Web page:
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West Discovers Wonders of Weibo

Growing number of institutions use mainland’s most popular blogging forum as a way into Chinese minds

What do the International Monetary Fund, Louis Vuitton and Unilever have in common?

They are among a growing group of Western institutions to join Sina Weibo, China’s most popular micro-blogging platform.

Operated by Sina Corporation, it has quickly become the place to be to promote, lobby and win over a large, important audience.

Twitter, Facebook, YouTube and other social media platforms popular abroad are blocked on the mainland by a government worried that unfettered internet access could undermine its rule.

But with more than 250 million mostly educated and white-collar users, home-grown weibo, which is similar to Twitter in that it allows users to post 140-character “tweets” and gather followers, is becoming a major influence in mainland society. For foreign companies, the key benefit of Sina Weibo is that it provides them with a clear dominant platform to go to in what was once a fragmented social media scene, experts say.

This has allowed foreign companies to move beyond traditional marketing to more creative approaches, such interactive campaigning, that resonate with the Chinese people they say.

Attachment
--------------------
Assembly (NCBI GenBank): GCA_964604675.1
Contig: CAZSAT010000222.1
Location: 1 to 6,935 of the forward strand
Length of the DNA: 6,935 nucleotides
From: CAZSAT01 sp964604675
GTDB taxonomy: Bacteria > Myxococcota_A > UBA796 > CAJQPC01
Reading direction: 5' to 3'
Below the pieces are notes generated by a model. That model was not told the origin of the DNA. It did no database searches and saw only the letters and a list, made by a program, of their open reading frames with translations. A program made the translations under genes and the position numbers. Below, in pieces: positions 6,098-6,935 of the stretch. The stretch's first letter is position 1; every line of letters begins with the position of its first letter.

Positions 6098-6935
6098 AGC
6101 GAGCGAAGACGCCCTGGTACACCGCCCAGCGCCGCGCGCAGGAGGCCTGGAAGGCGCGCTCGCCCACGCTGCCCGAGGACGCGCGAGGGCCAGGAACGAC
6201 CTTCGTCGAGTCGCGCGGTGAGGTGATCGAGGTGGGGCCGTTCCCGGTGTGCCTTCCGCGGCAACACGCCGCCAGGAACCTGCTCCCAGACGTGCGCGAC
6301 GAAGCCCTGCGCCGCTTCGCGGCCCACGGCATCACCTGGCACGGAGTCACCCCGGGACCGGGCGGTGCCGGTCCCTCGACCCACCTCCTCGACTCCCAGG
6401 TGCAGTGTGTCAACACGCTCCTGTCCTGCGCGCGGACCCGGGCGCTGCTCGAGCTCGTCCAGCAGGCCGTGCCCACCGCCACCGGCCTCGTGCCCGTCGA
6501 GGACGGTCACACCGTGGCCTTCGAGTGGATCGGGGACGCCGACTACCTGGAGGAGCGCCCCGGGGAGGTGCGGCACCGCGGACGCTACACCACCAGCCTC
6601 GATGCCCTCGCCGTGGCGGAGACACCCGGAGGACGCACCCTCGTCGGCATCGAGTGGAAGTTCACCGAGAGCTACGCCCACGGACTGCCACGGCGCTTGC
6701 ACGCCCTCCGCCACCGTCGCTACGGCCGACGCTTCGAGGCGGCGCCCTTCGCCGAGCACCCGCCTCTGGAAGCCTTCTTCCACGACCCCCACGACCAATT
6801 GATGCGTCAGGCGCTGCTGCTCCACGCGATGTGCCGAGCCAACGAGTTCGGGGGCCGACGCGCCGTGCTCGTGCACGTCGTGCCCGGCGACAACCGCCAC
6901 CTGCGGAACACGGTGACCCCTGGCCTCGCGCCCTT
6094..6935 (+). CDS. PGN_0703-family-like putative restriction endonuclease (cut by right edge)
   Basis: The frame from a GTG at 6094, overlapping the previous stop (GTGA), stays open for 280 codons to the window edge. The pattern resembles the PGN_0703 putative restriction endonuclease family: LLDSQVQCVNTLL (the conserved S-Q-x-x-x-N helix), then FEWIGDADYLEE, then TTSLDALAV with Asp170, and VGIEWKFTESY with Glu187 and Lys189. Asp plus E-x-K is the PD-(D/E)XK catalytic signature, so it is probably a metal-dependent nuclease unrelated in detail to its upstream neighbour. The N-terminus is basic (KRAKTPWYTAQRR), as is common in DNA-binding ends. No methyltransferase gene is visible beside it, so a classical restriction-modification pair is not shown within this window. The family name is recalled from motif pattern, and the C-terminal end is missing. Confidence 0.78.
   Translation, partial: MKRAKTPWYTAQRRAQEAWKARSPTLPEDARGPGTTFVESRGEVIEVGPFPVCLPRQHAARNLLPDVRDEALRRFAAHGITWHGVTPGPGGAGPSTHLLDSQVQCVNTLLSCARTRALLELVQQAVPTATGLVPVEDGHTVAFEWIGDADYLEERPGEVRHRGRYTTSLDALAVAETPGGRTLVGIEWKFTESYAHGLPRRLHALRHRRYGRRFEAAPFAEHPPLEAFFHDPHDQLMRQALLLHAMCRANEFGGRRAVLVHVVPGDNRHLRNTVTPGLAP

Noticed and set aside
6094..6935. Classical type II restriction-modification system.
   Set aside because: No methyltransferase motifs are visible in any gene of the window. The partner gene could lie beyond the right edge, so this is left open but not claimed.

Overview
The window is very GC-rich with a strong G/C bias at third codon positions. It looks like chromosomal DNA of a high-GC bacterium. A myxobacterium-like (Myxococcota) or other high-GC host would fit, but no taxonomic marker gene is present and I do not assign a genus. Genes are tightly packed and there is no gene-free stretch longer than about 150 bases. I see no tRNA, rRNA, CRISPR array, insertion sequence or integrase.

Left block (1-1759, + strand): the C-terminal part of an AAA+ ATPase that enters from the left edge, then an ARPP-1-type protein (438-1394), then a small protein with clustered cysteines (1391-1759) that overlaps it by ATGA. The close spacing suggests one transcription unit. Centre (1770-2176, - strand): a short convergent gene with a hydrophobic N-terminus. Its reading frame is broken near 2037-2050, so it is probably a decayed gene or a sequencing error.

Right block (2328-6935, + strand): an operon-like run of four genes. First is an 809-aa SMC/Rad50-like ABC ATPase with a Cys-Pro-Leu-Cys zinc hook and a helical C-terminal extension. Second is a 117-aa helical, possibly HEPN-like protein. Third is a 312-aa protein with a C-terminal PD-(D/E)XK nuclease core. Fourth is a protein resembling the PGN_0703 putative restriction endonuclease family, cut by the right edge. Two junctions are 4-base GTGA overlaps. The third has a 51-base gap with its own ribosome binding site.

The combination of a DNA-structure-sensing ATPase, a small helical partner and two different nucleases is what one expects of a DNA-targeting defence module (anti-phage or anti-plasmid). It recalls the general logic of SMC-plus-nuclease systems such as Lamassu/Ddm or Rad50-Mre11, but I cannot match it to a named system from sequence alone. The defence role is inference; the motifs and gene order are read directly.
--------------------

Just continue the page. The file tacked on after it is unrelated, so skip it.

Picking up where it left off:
“It’s where people are sharing news, gossip. If you want to see what’s happening in China, you open your weibo account,” said Sam Fleming, founder of Shanghai-based social media consultancy CIC.

Chistine Lagarde, head of the IMF, became the latest Western luminary to hop on the weibo band-wagon last week. “To my Chinese speaking friends, here’s a translation of my Apec Summit statement,” Lagarde, wrote to her more than 120,000 followers last Monday.

A sophisticated social media strategy has become increasingly important for Western companies with firms from Ford to Nestle increasing the proportion of their advertising spending on the internet and Facebook, pioneering the mining of online data about users’ likes and dislikes. Now that trend is spreading to the mainland.

“It’s the quickest way to communicate with Chinese audiences,” said Rand Han, strategy director at Resonance China, a Shanghai-based social media digital agency. “When done right, multinational companies can quickly locate their target markets, gather information, habits [and so on] from available data and begin connecting almost immediately at significant reduction in costs versus traditional media.”

For many of these companies and brands – such as LVMH’s Louis Vuitton, Unilever and Coca-Cola – the mainland, with its burgeoning middle class, is a rapidly growing market for them and gathering insights via weibo is essential in crafting branding messages.

Celebrities have also caught the weibo fever. Movie actor Tom Cruise, who is known as “A-Tang Brother” on the mainland, has attracted almost 3 million fans since February.

Microsoft founder Bill Gates, tennis star Maria Sharapova and Harry Potter actress Emma Watson have also taken to weibo to strengthen their fan base in China.

Weibo says it has verified their accounts to be genuine. The Chinese government has also taken note with numerous government departments and officials using the platform.

(Sources: Reuters in Shanghai)

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